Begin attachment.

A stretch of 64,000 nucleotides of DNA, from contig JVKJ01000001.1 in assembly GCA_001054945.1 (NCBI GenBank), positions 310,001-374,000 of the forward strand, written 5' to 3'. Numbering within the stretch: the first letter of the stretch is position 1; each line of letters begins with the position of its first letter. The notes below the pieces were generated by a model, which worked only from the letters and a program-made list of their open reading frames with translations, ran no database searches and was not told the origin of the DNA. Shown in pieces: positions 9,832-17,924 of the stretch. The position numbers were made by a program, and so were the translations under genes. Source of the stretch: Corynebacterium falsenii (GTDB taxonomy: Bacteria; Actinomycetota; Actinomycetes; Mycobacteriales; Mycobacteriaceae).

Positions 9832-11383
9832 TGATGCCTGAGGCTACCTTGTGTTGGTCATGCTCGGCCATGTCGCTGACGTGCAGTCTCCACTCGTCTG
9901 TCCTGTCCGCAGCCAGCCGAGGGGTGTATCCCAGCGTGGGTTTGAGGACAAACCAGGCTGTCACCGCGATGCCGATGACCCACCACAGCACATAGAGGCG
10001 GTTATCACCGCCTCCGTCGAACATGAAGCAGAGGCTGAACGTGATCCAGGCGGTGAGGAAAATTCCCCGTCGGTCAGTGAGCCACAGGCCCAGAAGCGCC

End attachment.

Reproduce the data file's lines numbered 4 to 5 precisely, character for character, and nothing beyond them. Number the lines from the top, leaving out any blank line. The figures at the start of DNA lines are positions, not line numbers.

9901 TCCTGTCCGCAGCCAGCCGAGGGGTGTATCCCAGCGTGGGTTTGAGGACAAACCAGGCTGTCACCGCGATGCCGATGACCCACCACAGCACATAGAGGCG
10001 GTTATCACCGCCTCCGTCGAACATGAAGCAGAGGCTGAACGTGATCCAGGCGGTGAGGAAAATTCCCCGTCGGTCAGTGAGCCACAGGCCCAGAAGCGCC